Outside, I don't know how many steps you have. If it's just a few, you may be able to solve the problem with a ramp made of plywood with some cheep indoor outdoor carpeting nailed to it for traction. A place like Home Depot will have what you need to make this inexpensively and can cut the woof for you too..
My older dog also has the built in clock for going to the bedroom, except she does it after eating for her nap-time, then again around 10PM. These creatures of habit can be changed, if you create a new habit, it just takes a few days of consistency on your part and deciding not to feel sorry for her. Decide what makes sense for both of you and stick to it firmly.
I will look into the ARNICA. I've never heard of it but I'm all for non-toxic meds. I'll also ask my husband if he can design a small ramp for our front steps. There's only about 4 steps but the last time I took her out a few minutes ago, my back went into spasms and there's no way I can pick her up again. I was trying to think of some sort of hammock or sling I could wrap around her so I'm using my arms more for lifting her than my back. She has a life jacket with a handle on top but its pretty cumbersome. Guess I'm going to have to get creative. Thanks for the ideas!
Second opinion. I surely would have another vet look at her, not as some sort of aspersion on the favorite vet, but just to confirm. Lately I've discovered where human vets are concerned that one is well served always to get a second opinion on any invasive procedure a doctor or dentist wants to perform. Same applies to dogs, IMHO.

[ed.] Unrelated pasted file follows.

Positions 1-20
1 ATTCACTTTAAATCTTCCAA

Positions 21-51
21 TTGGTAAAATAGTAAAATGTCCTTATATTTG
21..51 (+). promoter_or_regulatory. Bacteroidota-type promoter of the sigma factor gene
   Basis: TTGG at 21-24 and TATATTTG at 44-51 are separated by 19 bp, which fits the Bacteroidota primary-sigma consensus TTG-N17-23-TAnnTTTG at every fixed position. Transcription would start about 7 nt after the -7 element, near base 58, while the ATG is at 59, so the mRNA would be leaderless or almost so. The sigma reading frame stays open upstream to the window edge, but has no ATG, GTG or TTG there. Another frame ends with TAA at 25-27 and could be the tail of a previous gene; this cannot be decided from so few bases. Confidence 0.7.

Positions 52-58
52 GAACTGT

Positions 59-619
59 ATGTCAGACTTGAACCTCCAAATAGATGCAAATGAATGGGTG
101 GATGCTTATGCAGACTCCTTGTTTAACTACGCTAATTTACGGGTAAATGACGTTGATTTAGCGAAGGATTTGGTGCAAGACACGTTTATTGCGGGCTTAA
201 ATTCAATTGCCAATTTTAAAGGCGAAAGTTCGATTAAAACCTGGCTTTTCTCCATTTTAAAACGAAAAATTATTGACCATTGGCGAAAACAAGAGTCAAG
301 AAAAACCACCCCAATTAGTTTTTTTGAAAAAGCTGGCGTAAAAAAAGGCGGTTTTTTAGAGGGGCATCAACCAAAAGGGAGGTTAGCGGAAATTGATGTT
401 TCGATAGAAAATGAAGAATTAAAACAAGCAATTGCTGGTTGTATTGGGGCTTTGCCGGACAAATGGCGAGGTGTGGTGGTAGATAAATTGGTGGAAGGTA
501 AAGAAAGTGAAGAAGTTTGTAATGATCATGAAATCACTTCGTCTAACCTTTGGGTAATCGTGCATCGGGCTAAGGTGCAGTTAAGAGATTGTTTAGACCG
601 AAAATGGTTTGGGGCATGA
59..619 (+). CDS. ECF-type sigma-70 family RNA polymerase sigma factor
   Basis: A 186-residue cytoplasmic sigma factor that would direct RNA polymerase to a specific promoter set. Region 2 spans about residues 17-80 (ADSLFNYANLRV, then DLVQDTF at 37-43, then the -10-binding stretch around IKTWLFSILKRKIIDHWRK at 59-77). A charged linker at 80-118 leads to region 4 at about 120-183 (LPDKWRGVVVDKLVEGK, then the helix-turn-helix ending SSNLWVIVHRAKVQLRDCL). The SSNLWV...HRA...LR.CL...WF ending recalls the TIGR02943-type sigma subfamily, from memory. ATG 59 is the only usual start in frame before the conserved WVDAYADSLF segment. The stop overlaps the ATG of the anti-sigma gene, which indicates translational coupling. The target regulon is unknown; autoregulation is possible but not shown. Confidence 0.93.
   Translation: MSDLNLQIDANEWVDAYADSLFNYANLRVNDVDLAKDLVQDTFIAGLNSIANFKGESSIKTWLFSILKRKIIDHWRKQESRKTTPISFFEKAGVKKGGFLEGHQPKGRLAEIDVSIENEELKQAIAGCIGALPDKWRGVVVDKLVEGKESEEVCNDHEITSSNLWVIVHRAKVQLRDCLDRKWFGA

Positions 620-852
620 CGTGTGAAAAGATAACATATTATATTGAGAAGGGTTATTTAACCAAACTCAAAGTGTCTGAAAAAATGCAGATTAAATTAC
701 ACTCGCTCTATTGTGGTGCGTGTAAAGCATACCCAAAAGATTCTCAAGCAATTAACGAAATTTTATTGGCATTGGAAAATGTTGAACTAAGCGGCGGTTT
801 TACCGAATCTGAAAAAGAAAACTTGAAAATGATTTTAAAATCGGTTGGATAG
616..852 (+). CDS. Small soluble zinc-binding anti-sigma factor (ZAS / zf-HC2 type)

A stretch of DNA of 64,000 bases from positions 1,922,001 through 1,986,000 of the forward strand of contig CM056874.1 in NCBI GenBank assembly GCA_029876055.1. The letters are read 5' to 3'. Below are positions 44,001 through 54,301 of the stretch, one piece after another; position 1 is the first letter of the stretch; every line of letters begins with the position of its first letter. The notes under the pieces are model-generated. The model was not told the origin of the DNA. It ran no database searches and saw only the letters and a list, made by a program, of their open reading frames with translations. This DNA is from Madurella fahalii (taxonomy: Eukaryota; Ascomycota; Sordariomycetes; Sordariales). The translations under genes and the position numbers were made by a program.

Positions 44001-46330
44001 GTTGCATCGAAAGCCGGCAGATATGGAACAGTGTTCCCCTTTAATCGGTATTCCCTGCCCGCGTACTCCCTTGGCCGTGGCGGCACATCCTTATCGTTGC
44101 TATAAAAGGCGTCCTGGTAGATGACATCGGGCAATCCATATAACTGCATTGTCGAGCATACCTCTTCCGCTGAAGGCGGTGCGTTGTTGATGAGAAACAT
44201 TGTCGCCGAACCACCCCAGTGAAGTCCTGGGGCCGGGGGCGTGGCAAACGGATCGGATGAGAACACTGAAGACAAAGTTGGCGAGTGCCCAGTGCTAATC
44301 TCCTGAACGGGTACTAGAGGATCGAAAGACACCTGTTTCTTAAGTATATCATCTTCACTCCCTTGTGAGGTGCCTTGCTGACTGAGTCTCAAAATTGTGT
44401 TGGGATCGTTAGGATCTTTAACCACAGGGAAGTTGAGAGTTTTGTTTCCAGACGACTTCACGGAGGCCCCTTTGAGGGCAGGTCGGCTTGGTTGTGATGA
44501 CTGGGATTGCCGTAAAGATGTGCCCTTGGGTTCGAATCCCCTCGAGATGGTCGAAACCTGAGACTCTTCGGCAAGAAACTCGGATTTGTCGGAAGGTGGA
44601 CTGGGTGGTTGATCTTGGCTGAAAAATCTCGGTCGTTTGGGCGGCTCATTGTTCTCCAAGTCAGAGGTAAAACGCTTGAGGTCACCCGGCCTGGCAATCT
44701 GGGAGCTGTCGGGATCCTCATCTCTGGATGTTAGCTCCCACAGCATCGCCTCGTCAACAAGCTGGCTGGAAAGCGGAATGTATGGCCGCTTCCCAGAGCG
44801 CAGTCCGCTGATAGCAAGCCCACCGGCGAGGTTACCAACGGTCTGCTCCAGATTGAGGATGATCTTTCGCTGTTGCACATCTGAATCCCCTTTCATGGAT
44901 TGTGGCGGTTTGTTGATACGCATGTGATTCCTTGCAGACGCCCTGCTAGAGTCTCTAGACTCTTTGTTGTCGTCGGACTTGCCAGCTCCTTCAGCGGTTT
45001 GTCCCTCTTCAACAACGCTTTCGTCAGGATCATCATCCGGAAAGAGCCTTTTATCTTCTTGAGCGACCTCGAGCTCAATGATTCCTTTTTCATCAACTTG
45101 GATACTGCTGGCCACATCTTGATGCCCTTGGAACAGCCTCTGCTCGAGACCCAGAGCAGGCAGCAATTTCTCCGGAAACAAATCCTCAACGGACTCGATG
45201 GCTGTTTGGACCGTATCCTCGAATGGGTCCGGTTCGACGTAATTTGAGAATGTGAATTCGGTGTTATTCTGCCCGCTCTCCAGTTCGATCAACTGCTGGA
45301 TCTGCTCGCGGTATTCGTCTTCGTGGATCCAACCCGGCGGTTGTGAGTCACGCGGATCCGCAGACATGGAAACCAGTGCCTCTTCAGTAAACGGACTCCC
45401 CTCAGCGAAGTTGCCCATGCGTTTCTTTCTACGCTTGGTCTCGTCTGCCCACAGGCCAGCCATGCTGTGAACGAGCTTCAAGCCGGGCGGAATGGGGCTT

I have been considering a second opinion even tho I really like our vet. I don't see where it can hurt!
Definitely a ramp would be a great help whether you decide on letting her heal on her own or you have the surgery done. Max can't do a lot of stairs because of his neck. My husband built a ramp off our deck for him and it makes his life so much easier. The only time he does stairs is to come up to bed at night. He never was overly confident with stairs and now that he is almost 13 it's a real struggle for him. I can't carry him...I have had back surgery. We are installing carpet stair treads this weekend.
If you want to look into acupuncture for pain relief I can attest that it really helps..at least for Max and his neck and me and my back.
I would get a second opinion from an orthopedic vet.
She can, but the arthritis will be WAY worse if you don't do the surgery. Seanna has tore both her rear ACLs and had surgery both times- she is now 7 and you could never tell there was anything wrong with her.
My vet told me they do have better results with longer legged dogs when I went through this with my Sparty several years ago. Sparty had a partial tear and was very anxious as well as being very difficult with being confined. I decided not to risk surgery as I felt the treatment would have been too stressful for him. He was about 6 at the time. Research indicates that dogs with a torn ccl are very likely to have the other leg go as well. I committed to reducing some of the activities he loved that were likely to injure him further. No more soccer or running long to fetch a ball. Sparty loved catching a ball so we did that instead. After he got better (we restricted jumping and stairs for about a month) he was able to take long walks for many years. He did have arthritis but it was relatively mild. Occasionally we used pain meds. He lived to age 13 when he succumbed to cancer. It is a difficult decision to make and I doubt there is a perfect solution but this is what we did and it worked out well for us. Best of luck to you!